The Federal Government announced that, despite recent progress in the previous three years in the war on tuberculosis (TB), Nigeria still records 200,000 new infections each year.
Minister of Health Dr. Osagie Ehanire, who delivered a speech at the launch of the Compendium of Tuberculosis Best Practices by the National Tuberculosis, Buruli Ulcer and Leprosy Control Programme (NTBLCP) in Abuja, made it clear that while these new cases have not been detected or enrolled for medication, the government must increase devotion and strategically invest across the board to enhance best practices.
The minister also noted that at the peak of the COVID-19 outbreak in 2020, there was an 18% decline in TB diagnoses and notifications globally, from 7.1 million cases in 2019 to 5.8 million cases in 2020.
Dr. Ehanire noted that mortality rates rose significantly due to a decreased focus on the treatment of patients during this time period.
Nigeria, like other countries throughout Africa, was hit hard by COVID-19, with a decline in economic development and health service disruptions following the enactment of movement restrictions in the first half of 2020.
The minister stated that TB testing declined by about 30%, leading to a 17% reduction in case identification and notification.
The minister, however, noted that the implementation of creative strategic initiatives put in place by TB program managers, such as COVID-19 response measures integration, eventually resulted in a 15 percent rise in TB detection from 120,266 cases in 2019 to 138,591 cases in 2020.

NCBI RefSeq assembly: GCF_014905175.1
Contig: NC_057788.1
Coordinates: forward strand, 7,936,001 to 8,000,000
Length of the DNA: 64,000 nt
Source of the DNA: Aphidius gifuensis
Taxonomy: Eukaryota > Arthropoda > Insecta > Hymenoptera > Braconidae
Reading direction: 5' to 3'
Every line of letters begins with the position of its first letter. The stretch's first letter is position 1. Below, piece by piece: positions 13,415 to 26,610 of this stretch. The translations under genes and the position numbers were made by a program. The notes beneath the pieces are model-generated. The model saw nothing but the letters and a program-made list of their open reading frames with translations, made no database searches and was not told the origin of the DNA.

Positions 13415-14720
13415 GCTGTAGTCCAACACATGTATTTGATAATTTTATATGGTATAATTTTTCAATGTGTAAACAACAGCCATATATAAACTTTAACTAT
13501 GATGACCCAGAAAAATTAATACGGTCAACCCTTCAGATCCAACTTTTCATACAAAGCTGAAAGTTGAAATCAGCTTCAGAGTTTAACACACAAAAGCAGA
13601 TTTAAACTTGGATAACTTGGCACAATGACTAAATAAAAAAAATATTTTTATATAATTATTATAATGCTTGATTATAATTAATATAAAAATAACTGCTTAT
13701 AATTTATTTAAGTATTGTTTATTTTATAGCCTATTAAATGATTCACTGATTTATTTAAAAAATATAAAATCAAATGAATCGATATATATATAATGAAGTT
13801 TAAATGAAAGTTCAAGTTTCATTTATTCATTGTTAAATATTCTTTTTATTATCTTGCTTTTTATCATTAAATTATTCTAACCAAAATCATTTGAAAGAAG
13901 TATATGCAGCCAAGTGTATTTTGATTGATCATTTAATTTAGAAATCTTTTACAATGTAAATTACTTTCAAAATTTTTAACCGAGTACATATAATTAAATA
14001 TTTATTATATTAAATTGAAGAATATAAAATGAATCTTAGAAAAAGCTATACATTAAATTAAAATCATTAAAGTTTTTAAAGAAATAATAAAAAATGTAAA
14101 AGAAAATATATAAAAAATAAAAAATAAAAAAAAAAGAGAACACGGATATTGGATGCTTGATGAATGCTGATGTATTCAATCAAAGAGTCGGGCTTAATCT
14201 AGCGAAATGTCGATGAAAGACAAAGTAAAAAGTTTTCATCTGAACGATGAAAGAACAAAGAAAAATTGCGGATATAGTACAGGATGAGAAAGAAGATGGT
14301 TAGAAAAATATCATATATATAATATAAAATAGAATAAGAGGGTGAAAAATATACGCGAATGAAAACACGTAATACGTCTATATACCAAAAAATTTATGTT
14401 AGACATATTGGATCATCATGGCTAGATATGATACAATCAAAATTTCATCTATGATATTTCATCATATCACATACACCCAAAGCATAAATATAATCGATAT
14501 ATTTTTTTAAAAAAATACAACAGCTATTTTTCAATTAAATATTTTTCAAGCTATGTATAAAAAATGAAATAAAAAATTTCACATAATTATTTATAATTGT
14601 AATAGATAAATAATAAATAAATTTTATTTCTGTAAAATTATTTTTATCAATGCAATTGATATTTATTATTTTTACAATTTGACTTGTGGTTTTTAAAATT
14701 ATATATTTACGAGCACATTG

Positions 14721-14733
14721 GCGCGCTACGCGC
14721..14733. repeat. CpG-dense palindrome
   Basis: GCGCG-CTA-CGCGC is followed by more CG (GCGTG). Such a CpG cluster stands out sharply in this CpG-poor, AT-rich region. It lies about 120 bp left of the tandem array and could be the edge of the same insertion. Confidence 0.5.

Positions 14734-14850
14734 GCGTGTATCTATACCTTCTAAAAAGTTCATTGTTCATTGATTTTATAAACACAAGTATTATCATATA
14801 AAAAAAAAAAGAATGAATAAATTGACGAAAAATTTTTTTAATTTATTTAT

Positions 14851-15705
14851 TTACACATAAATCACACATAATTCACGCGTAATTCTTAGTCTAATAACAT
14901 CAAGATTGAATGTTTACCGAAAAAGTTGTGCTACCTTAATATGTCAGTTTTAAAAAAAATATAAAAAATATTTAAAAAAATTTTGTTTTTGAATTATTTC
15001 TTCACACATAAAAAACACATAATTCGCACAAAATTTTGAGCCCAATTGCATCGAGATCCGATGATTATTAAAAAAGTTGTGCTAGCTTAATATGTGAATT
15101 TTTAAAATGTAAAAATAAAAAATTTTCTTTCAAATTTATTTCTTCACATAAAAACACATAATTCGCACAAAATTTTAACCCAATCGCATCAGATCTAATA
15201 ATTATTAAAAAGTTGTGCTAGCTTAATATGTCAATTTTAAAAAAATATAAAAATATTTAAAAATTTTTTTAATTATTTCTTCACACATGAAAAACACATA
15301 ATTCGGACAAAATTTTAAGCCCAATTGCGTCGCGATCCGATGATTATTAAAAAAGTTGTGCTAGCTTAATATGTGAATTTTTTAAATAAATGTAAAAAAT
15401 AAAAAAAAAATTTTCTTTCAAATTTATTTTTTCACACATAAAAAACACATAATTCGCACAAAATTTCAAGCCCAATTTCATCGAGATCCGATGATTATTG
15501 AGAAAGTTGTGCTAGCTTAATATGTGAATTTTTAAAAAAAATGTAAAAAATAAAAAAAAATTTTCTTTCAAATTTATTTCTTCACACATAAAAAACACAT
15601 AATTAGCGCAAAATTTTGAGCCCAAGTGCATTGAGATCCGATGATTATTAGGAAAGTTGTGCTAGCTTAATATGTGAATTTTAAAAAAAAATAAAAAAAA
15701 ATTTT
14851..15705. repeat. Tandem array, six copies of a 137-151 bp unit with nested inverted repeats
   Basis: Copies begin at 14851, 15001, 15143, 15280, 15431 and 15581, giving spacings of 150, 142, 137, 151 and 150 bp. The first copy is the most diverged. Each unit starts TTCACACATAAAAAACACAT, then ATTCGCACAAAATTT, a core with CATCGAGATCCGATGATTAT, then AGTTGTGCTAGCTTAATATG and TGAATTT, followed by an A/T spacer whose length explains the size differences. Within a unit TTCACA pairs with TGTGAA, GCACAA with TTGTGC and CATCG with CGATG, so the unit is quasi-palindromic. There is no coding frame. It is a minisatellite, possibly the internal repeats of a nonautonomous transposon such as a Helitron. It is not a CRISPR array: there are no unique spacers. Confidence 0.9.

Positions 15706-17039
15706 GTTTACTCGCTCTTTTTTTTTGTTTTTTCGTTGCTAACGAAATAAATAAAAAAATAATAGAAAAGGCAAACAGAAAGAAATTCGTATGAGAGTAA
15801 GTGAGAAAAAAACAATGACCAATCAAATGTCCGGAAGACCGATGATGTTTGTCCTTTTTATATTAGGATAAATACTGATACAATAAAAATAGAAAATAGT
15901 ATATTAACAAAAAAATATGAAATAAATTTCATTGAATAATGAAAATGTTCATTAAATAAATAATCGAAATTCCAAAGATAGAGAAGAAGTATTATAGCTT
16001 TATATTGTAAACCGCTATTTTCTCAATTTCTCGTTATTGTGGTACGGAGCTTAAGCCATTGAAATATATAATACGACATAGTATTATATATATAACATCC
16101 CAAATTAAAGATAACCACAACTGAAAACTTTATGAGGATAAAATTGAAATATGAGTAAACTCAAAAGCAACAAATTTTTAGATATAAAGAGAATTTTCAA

Ehanire said Nigeria is one of the few nations on the globe to have reported an increase in TB case notification during the pandemic as a result of the enacted measures.
Speaking further, Ayodele Iroko, Deputy Chief of Party for the United States Agency for International Development-sponsored LON 3 Project in Lagos, Nigeria, noted that “the Institute of Human Virology Nigeria (IHVN) is experiencing breakthrough in Lagos and with the state Ministry of Education. “IHVN is working to find missing TB cases in schools and is also enlisting religious leaders to spread TB enlightenment.”
She stated that the institution had enlisted non-healthcare providers to find and treat infections that were undetected while developing support and reducing stigma for a robust reaction throughout the country.